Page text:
The insulin:glucagon ratio (I/G ratio) varies widely based upon the types of food an individual consumes. The list, below, shows I/G ratios under a variety of feeding conditions.
It is the relationship between insulin and glucagon that dictates the direction of fuel flow into either storage or oxidation and this outcome dictates, ultimately, the chances of becoming obese.
Mr. Kreiger’s next assertion begins in his standard format:
MYTH: carbohydrate drives insulin, which drives fat storage
FACT: your body can synthesize and store fat even when insulin is low
His conception here is that the body has ways to store and retain fat even when insulin is low. He mentions the primary enzyme in the adipocyte, hormone-sensitive lipase, which cleaves the fatty acid moeity from its triglyceride backbone. He states the known fact that insulin suppresses the activity of hormone-sensitive lipase thereby slowing the breakdown of fat. This statement is the basis, he argues, that has caused some people to point fingers at carbohydrate for causing fat gain.
He follows this statement with the idea that fat will also suppress hormone-sensitive lipase even when insulin levels are low. Yet the research that he cites clearly shows the fatty acids in the adipocyte derived from LPL-triglycerides were not re-esterified as intracellular adipose fatty acids (see next paragraph).
LPL, or lipoprotein lipase, grabs circulating triglycerides or chylomicrons (digested fat) and cleaves a fatty acid from them releasing it into the circulation. This fatty acid has three fates depending on the nutritional and hormonal profile in the blood: 1) it can enter the fat cell and be esterified into a triglyceride, or 2) it can travel to the peripheral tissues as a source of fuel or 3) produce ketones in the liver.
Storage or oxidation of foodstuffs is determined primarily by the I/G ratio and both processes, storage and oxidation, will not occur simultaneously. The results of the study Mr. Kreiger refers to show that insulin was non-essential for hormone-sensitive lipase suppression.
The increase in 3-hydroxybutyrate, shows that the liver was actively oxidizing fatty acids and had become ketotic as a result. Combining this with the fact that fatty acids were not being re-esterified in the adipocyte shows that this experiment induced an increased oxidation of fatty acids, not storage of fat as Mr. Kreiger would have us believe. The exact process that he claims will not occur.
He asserts that the body will store fat in the absence of insulin. The body will only store fat if the environment induces increases in malonyl-Co A, while decreases in this substrate will lead to fatty acid oxidation.
Mr. Kreiger’s interpretation suggests that this paper supports the idea that when carbohydrate intake is low one will be unable to lose fat despite the fact that the paper actually shows that fat loss is occurring under the conditions of this experiment.
Earlier I alluded to the idea that one must have the background and training to be able to critically evaluate that which he reads. The authors of the study understand that insulin is a major regulator of hormone-sensitive lipase activity and point out that there was only a slight increase of insulin after the oral lipid load.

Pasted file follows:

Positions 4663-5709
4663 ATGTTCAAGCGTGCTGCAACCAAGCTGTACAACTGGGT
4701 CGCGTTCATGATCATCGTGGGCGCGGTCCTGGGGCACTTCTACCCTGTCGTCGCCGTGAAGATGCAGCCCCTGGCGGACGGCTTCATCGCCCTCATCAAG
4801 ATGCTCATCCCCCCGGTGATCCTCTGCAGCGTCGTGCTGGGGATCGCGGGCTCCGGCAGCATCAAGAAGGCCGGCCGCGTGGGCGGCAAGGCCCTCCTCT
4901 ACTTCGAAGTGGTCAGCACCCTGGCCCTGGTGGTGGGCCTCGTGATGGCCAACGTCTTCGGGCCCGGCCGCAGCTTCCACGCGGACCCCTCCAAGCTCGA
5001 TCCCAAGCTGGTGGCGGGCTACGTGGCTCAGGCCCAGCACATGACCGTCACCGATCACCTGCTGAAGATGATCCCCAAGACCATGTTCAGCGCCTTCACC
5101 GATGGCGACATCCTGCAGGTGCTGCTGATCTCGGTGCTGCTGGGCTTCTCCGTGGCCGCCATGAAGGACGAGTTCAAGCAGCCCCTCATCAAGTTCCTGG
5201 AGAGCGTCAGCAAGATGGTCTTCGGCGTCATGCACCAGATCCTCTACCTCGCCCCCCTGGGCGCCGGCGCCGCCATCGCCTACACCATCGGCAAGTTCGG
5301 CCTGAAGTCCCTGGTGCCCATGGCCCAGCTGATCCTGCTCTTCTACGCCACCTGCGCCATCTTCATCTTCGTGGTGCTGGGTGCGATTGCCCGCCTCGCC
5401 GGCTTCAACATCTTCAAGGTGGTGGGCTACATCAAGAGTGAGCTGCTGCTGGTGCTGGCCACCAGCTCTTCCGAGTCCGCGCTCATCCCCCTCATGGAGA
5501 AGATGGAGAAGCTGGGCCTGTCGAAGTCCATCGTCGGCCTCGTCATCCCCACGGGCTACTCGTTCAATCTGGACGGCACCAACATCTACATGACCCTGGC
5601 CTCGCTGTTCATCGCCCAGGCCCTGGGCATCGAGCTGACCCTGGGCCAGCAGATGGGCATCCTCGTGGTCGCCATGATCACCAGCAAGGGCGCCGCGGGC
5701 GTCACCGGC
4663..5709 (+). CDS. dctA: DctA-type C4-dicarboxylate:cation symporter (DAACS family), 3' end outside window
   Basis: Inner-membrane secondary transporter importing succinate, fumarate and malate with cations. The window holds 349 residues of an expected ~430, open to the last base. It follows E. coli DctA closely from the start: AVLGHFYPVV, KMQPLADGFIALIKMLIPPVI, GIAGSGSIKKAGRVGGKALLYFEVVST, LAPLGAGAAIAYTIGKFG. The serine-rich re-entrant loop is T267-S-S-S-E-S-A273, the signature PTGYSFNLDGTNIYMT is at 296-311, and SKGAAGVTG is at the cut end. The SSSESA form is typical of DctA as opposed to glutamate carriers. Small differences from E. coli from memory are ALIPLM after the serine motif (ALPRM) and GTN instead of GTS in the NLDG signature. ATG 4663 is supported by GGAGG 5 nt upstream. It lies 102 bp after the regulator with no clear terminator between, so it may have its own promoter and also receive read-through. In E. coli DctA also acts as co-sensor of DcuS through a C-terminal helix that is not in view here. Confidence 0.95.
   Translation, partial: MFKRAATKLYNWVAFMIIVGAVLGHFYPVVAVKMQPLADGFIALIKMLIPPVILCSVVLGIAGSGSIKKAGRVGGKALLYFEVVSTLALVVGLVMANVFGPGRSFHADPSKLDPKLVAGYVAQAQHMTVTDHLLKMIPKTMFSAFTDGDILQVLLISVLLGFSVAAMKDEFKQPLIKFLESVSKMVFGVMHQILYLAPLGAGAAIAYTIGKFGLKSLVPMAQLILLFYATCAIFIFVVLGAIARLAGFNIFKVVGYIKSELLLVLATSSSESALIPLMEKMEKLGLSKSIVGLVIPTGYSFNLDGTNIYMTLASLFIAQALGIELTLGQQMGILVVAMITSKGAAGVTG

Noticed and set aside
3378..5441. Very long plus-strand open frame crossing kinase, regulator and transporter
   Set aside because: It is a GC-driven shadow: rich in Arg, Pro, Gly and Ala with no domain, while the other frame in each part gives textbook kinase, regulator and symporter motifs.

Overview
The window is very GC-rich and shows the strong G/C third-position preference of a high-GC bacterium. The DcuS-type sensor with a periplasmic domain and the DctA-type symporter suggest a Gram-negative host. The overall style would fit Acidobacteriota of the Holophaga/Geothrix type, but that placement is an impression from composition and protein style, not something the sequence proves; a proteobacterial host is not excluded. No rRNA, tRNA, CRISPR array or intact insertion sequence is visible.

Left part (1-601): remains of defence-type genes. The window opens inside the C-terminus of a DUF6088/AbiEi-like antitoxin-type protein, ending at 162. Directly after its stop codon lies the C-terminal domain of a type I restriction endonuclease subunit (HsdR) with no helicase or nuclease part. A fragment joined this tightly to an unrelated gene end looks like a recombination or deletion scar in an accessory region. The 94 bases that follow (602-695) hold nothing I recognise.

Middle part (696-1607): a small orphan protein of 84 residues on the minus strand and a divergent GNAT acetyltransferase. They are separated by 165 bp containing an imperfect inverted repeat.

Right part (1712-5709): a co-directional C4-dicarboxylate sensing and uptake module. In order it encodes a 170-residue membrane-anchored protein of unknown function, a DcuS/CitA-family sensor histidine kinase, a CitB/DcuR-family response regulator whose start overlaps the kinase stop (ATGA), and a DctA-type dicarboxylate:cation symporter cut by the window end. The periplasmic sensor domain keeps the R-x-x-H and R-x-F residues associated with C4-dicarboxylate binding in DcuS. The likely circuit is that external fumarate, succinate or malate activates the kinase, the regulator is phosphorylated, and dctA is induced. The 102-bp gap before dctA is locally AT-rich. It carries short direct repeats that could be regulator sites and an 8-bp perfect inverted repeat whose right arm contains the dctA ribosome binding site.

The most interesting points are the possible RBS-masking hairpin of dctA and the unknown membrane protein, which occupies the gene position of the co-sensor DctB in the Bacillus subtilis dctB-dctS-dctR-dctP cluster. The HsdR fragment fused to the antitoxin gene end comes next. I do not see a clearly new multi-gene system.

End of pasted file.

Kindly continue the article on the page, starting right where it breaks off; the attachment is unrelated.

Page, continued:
Clearly, they were miffed at this occurrence and suggested further reasons why hormone-sensitive lipase activity remained stable. They suggested the idea that catecholamine activity was responsible and may account for the suppression of hormone-sensitive lipase activity.
Their results show that insulin concentration after the oral load almost doubled after sixty minutes. To discount this rise underestimates the power of insulin in small increments, as shown above, to effect intracellular changes in enzymes.
The study only had six subjects which provide little statistical power to argue that a doubling of insulin was statistically significant. Further, they did not directly measure HSL levels but only measured a surrogate of HSL activity, the production of VLDL-triacylglycerol.
There was also no measurement of changes in glucagon which could have a direct effect on lipolysis. Clearly, the liver production of ketone bodies rose indicating the presence of glucagon whose primary role is to increase the liver’s ability to produce ketones. The source of ketones was fat derived from the fat cell or from LPL-derived free fatty acids arising from circulating triglycerides or chylomicrons.
So, in contrast to Mr. Krieger’s belief, fat was not stored in the fat cell, but was released into the circulation. The storage of fat is an unusual event unless accompanied by carbohydrates.
One more Mr. Kreiger Fact dismantled.
The results of this particular study, having nothing in common with the way that people actually eat, sheds no light on Mr. Kreiger’s assertions. They only support the idea that under these experimental conditions insulin was non-essential for hormone-sensitive lipase suppression or LPL activation and that the action of insulin may be important in the process of re-esterification of free fatty acids.
Mr. Kreiger takes a limited viewpoint of only considering hormone-sensitive lipase to the exclusion of considerations involving both insulin and lipoprotein lipase in the process of re-esterification of fatty acids.
Obviously, his considerations of the research data in this particular paper limit his understanding. If he possessed a larger perspective of basic biochemistry and physiology he would not need to rely on individual research papers rather than the whole volume of research that details the whole range of metabolic actions based on hormone and enzyme activities.